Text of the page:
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Poetry: Suejin Suh

“Should I get married? Should I be good?” -Gregory Corso

You sit on my 3rd degree sofa and I stand ready
with We have to talk. The uh-oh, oh god in your widening
blue eyes stares me back in the face. Your jaw—
tense. You glance at me in silence. The lines between
your brows tighten. I think to myself I could leave.
Before we wake up together—crusty-eyed, with morning
breath— every day, month, year? Kisses will be
as exciting as milkshakes. Dirty laundry, SUV, dentist
appointments, lasagna leftovers, soccer practice? Obligatory half-
laughs answer the same old joke or anecdote. Remote control and socks
gone AWOL. No more naughty phone calls. Diaper rashes, income
taxes. Bald patches, hot flashes. The missionary position, during commercials breaks, two times a week. Little post-it notes that used to read, I love you, I miss you replaced by a quick text, Pick up some
or Remember to call your brother, it’s his birthday.
On my birthday, a full-length mirror that you’d hid
in Esther’s closet and a ready wrapped stack of Norton Anthologies.
But it isn’t those presents, or how you put up with my less than savory PMS moments, or how you laugh at my morning monster hair. It isn’t the expensive wear-it-once white dress, the counters of gleaming carats to choose from, the official seal of one’s approval. It could be the honeymoon to Zanzibar, referring to you as “my husband,” our peers’ disapproval. Partnership and cohabitation, oh-so 1995. I smile.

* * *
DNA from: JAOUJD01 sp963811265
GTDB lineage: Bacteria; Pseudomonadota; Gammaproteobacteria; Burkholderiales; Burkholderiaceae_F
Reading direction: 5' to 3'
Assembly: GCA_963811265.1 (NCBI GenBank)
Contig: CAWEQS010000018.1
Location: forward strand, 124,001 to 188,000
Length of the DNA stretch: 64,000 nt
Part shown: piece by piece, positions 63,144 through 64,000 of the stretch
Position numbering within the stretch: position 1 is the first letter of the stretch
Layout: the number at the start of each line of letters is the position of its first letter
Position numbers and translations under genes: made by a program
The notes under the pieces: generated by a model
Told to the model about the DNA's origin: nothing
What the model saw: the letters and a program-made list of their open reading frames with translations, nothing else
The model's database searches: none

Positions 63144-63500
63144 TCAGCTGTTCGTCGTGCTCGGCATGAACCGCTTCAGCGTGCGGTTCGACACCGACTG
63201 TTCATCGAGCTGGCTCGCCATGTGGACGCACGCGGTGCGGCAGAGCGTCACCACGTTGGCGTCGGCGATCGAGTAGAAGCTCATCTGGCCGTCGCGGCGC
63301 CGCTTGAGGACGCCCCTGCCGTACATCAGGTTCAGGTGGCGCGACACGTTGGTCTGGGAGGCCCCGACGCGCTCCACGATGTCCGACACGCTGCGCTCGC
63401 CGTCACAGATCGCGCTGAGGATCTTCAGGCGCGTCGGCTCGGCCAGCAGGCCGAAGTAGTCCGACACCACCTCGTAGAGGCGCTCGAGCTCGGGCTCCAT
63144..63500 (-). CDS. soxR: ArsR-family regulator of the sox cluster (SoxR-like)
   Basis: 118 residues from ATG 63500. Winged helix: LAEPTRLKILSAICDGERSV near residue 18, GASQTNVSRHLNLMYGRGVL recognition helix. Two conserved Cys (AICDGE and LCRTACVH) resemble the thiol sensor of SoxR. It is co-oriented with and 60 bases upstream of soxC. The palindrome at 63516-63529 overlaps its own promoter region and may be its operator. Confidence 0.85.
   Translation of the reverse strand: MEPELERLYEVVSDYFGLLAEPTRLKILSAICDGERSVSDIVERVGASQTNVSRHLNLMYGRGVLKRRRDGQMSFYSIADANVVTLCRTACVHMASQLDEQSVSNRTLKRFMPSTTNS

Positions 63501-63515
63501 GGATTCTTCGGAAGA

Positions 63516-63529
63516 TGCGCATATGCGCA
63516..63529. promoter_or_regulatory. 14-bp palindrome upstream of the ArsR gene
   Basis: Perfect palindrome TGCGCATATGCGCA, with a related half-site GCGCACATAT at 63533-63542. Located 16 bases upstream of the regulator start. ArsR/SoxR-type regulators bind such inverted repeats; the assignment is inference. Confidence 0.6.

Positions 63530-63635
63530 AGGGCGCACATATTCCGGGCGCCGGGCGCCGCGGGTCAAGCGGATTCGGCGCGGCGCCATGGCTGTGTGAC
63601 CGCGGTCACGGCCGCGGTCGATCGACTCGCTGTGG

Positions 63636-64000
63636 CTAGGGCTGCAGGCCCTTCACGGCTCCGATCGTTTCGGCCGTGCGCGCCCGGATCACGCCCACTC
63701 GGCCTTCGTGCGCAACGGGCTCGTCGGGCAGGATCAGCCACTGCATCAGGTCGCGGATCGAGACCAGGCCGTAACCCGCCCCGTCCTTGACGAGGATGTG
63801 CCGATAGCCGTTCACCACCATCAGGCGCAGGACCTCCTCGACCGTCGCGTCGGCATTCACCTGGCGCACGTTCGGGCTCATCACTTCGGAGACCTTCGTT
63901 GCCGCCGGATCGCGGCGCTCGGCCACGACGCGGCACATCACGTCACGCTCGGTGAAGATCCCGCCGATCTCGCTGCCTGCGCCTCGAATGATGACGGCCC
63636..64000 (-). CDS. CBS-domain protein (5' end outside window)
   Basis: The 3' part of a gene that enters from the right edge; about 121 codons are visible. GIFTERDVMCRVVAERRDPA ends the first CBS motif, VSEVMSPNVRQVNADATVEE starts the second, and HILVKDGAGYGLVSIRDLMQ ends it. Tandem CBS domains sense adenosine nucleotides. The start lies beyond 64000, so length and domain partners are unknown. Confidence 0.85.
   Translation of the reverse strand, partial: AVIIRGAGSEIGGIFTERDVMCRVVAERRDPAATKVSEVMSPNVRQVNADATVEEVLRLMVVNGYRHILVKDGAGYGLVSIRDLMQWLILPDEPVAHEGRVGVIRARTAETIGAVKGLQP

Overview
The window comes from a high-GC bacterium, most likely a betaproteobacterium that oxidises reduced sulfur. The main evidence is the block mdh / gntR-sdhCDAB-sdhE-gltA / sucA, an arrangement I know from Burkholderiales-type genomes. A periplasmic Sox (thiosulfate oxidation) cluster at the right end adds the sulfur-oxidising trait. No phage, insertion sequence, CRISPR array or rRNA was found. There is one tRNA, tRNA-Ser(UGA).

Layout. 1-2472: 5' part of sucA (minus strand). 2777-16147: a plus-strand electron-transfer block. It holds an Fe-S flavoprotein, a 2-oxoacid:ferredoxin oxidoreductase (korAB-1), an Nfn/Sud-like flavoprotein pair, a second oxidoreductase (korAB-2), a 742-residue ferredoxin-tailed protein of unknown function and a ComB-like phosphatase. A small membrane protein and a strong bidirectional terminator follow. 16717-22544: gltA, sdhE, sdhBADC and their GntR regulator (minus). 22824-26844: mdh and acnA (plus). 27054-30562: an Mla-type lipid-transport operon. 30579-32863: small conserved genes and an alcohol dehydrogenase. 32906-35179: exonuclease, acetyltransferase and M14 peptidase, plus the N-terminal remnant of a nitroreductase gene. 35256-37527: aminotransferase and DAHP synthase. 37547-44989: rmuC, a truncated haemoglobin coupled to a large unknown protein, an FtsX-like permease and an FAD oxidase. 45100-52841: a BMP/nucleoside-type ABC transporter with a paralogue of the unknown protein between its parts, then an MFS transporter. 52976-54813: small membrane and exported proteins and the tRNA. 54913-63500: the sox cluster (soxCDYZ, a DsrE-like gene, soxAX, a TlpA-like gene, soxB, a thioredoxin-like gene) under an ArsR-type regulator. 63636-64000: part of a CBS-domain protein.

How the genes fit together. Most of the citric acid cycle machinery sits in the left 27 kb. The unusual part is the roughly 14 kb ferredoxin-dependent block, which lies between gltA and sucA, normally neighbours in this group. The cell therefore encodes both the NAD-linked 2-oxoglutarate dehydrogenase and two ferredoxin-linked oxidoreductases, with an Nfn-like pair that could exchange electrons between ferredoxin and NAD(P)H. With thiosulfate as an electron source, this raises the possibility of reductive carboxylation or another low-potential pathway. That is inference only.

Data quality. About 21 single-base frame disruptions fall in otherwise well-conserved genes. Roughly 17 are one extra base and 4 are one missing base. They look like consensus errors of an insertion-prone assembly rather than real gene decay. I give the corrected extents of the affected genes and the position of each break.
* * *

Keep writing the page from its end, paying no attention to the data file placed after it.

We’re already fat and happy and prepared to grow old together.
Why not get married? Why not?

Rubber Gloves

The cashews had ended up  
in the toilet and there were forks  
in the freezer. Empty and half-finished  
beer cans under the table. Another party
over. With a stare and sigh, she pulled  
on her rubber gloves.  




Last night I dreamt about eating well-done steaks and then growing
a long moustache and a soft beard. You laughed,
pressed your forefinger under my nose and tickled my chin.
You asked me if I remembered Robert Wells from high school. You said,
“Robert loved Alice— the Chinese poet, who couldn't shave her legs
because her parents wouldn't allow it.”

Poetry: Christopher Mulrooney

Poetry: Coffee